Mother Teresa, Saint

Here is another example of someone we should love because of the enemies she has. I’ve always contended that Mother Teresa was no altruist. That she was a selfish and self serving person. But as Seinfeld would say, “not that there’s anything wrong with that.” We all, because of unbeatable human nature, are at our best when acting with selfish ambition. Mother Teresa did miraculous work because it made her happy.

So,keeping with my busy schedule, using links instead of a lot of original content ( Not that there’s anything wrong with that. Isn’t it better than paraphrasing someone else and calling it my own.), here is a Breitbart article about the hypocrisy of the leftist hatred of people who do good themselves instead of having state power try to do it for them:

4 responses to “Mother Teresa, Saint

  1. Mother Teresa was not a friend of the poor. She was a friend of poverty. She said that suffering was a gift from God. (Really?? Why would God inflict this pain and suffering? Where is her benevolent God?) She was a fraud and she spent her life opposing the only known cure for poverty in the countries in which she “helped,” that is, the empowerment of women and the emancipation of them from a livestock version of compulsory reproduction. But hey, more believers in the Catholicism and thus more contributions in the coffers of the church.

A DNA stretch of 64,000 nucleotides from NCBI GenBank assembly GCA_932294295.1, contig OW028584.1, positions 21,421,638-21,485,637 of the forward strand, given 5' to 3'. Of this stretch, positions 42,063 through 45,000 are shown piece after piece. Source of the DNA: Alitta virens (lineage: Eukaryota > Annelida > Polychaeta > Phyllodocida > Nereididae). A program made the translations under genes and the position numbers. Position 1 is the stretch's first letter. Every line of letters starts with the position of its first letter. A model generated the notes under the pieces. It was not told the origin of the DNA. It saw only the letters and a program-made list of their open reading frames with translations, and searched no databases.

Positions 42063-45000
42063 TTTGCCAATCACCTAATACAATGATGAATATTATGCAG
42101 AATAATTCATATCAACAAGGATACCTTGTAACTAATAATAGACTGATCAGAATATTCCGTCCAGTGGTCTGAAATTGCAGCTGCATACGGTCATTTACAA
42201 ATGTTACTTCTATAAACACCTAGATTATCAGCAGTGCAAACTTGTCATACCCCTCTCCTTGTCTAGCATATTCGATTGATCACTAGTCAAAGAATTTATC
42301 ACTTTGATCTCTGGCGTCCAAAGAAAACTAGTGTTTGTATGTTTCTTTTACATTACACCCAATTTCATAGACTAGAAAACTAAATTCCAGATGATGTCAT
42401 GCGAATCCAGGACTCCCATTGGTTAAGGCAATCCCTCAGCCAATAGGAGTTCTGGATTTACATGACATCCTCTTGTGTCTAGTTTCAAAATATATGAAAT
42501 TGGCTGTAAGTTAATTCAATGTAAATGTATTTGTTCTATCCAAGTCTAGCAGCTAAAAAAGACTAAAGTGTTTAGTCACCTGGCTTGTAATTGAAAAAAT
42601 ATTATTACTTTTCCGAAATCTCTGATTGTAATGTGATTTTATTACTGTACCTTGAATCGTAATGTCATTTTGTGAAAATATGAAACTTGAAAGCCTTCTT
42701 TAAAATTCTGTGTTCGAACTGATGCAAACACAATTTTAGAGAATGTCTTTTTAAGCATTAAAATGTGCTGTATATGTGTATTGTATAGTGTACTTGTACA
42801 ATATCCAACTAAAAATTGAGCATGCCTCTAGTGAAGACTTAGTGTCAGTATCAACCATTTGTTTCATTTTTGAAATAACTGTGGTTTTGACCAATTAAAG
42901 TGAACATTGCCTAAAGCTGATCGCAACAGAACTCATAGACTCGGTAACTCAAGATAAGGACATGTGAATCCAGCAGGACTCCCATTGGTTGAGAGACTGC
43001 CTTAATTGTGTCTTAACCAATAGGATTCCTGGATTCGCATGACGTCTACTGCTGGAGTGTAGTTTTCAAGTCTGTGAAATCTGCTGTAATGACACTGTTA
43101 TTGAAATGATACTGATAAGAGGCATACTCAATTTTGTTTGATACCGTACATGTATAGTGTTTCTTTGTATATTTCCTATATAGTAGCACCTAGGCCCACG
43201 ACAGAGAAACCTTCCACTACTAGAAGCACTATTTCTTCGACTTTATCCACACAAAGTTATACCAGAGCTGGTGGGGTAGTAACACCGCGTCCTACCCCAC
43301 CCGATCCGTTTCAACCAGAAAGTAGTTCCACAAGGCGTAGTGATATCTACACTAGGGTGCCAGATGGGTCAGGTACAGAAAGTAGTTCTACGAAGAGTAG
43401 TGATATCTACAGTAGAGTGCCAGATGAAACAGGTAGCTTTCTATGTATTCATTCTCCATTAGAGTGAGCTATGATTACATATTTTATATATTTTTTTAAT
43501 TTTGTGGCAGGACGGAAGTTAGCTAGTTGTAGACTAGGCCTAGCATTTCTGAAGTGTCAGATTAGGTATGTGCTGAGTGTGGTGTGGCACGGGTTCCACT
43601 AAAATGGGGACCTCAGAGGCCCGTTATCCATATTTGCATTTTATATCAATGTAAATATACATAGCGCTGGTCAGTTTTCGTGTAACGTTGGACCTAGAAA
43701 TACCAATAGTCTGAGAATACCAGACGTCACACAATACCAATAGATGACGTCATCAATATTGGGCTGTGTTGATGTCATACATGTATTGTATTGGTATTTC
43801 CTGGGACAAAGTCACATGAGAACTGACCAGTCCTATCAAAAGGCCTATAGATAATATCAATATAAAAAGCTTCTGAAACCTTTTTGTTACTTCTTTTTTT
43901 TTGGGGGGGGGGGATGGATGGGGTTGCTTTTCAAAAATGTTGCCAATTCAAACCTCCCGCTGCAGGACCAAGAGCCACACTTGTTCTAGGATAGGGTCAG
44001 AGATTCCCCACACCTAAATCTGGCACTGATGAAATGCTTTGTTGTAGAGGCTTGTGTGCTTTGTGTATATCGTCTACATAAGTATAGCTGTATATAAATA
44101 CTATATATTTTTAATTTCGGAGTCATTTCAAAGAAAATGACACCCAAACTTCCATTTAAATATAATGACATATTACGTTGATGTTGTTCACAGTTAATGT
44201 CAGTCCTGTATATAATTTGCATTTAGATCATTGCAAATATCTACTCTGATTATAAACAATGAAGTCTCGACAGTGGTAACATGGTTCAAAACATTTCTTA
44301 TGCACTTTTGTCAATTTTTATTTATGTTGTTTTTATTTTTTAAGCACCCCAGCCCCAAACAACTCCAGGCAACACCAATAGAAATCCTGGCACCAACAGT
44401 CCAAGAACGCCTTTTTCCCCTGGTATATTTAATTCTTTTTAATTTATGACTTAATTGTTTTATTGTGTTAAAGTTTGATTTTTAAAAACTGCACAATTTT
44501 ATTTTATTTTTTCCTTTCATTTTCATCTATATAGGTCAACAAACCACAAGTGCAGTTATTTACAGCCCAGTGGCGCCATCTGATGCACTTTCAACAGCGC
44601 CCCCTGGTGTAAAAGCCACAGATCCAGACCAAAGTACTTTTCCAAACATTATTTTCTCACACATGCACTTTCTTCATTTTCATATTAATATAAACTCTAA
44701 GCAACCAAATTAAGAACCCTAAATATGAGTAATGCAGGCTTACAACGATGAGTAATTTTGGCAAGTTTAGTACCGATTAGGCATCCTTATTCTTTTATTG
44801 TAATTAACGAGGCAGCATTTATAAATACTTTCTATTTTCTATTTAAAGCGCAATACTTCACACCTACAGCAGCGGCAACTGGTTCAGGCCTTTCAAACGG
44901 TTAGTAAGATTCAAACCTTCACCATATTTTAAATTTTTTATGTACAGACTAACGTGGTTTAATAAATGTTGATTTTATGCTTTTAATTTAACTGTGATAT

• Seems like I read this somewhere before. I can’t remember where. But the bottom line to me is that the words “empowering women” and “Planned Parenthood” produce a negative reaction. Kinda like Stalin and Gloria Steinem. My mind is open to the idea that MT was evil. So far saying being poor has some benefits isn’t enough. But I’m with you that organized religion is a scam.

      On Sun, Sep 4, 2016 at 10:48 AM, alternativebyfritz wrote:


      • Yes. I paraphrased the quote from, I think, Christopher Hitchon, but I have to check that. Re: my Mother Theresa comments, my point was her staunch advocacy of the Church’s stance on birth control.. She preached that artificial birth control was a sin, thus encouraging more births of third-world peoples into abject poverty. I always found the Catholic Church’s position on birth control a bit hypocritical, if not ludicrous. Isn’t it the “intent” that counts? If the intent is to prevent pregnancy but enjoy sexual relations, what difference does it make if one uses the rhythm method of birth control or employs the assistance of artificial birth control applications, like birth control pills, IUDs, condoms, etc.? It seems to me that one’s “intent” of not producing children is the violation of the Catholic God’s rules, not the methods used.

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